Virtual Exchanges Address the Challenges of Student Engagement and Authentic Experiences
Bristol Central High School, Connecticut and Liceo Laurana-Baldi, Italy
World language teachers face many challenges in engaging their students and meeting their diverse needs. Traditional in-person extracurricular activities often come at a high cost and may not be accessible to all students, particularly those from low-income backgrounds. Post-pandemic teaching has brought on a new set of obstacles, with many students in cross-cultural communication activities that are more accessible and equitable. Gina Gallo, an Italian teacher at Bristol Central High School, met these challenges by adopting Level Up Village (LUV). LUV’s virtual exchange programs provided a solution that was accessible to all students and allowed for authentic collaboration with students in another country. The program was flexible enough to meet the needs of all-level learners.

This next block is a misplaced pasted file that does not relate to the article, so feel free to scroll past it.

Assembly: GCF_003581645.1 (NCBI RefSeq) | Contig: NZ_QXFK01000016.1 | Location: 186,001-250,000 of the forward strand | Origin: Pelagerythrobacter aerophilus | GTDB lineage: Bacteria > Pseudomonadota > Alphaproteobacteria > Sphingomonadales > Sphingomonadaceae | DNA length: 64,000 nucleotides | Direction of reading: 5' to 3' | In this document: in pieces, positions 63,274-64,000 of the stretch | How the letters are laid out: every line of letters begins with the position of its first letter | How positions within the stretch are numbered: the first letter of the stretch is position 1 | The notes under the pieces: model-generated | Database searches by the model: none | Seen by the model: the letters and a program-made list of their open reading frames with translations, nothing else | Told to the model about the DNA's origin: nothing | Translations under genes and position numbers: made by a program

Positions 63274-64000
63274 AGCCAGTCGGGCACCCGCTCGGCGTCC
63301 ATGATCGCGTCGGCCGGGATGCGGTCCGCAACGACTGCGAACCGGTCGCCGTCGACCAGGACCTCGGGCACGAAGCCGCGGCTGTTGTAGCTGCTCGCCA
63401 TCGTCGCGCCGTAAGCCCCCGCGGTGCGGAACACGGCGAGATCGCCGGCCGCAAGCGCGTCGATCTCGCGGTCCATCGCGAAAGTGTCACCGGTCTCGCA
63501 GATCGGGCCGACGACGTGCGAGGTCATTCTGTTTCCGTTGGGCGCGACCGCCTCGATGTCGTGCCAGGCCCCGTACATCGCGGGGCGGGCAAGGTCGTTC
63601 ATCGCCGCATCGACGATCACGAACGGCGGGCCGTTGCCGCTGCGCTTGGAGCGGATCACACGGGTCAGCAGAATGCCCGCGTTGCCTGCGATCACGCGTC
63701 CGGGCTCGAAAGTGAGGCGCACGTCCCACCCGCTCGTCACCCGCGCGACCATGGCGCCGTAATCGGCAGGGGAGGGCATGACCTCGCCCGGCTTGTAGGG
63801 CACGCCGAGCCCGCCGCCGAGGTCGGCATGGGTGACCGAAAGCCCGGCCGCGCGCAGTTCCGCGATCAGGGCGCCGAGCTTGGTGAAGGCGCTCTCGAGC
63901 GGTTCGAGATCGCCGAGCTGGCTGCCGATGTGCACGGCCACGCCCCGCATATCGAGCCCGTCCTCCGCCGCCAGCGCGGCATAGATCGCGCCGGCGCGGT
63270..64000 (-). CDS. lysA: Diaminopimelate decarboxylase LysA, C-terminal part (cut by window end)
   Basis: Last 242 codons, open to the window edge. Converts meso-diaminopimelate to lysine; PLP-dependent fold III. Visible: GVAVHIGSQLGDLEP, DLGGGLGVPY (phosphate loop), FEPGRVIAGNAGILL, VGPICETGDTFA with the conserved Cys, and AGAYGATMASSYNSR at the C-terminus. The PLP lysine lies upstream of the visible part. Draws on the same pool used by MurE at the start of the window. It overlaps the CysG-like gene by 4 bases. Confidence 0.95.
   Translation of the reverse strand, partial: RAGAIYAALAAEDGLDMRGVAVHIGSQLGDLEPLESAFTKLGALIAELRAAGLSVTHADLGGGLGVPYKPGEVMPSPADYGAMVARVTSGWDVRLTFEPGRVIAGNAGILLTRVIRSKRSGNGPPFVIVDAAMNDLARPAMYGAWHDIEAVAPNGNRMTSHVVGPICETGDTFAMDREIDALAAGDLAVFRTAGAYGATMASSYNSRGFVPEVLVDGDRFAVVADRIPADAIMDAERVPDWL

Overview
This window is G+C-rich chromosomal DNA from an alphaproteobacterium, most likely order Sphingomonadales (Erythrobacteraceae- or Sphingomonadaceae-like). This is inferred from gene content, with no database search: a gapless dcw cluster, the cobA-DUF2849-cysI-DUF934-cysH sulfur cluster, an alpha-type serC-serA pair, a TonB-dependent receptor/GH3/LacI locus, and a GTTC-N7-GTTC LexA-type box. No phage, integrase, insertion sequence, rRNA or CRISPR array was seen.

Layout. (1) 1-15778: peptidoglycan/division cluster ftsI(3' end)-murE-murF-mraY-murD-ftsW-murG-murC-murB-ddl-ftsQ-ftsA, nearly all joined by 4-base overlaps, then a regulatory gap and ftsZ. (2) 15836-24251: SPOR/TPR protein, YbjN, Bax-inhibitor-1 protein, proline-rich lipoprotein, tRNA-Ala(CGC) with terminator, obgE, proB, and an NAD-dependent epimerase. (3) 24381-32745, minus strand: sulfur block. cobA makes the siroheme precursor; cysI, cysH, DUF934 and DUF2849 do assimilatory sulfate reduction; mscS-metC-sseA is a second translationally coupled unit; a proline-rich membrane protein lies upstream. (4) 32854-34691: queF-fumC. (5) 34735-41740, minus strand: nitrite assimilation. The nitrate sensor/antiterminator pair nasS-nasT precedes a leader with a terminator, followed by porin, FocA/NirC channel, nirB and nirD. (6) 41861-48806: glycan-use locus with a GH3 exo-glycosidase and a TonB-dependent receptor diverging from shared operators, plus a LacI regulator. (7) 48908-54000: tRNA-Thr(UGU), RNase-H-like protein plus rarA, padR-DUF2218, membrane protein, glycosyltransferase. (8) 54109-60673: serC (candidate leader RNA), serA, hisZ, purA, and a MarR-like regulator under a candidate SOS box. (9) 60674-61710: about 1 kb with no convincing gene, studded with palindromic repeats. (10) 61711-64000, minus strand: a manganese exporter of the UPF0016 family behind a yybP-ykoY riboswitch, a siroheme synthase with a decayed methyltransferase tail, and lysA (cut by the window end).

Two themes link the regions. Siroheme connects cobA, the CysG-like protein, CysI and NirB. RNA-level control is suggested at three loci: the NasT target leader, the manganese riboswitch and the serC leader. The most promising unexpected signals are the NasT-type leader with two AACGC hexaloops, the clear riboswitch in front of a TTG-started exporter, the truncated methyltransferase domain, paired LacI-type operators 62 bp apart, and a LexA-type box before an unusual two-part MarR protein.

“LUV came to us at the perfect time. Finally, we had a program that was accessible to all, therefore offering an equitable, authentic project that the entire class could participate in. The virtual exchange allowed the students to discuss things that interested them, rather than the course being guided by the teacher’s interest.”
Gallo faced high costs associated with traditional in-person extracurricular activities, difficulties in finding a program that met the needs of diverse learners, and a lack of student interest and motivation post-pandemic.
Gallo adopted the Level Up Village virtual exchange platform, partnered an Italian class in the United States with an English class in Italy, and paired LUV prompts with classroom activities for better connection to her curriculum.
The program was accessible and equitable for all students, the flexibility of the program allowed Gallo to tailor the virtual exchange to the needs of diverse learners, and the program had a positive impact on student engagement, with more than 50% of students responding to three or more partner videos.
“I loved watching the class learn language and culture from an authentic source – this was not a workbook exercise or a fill-in-the-blank, it was real, authentic language use and it was FUN!”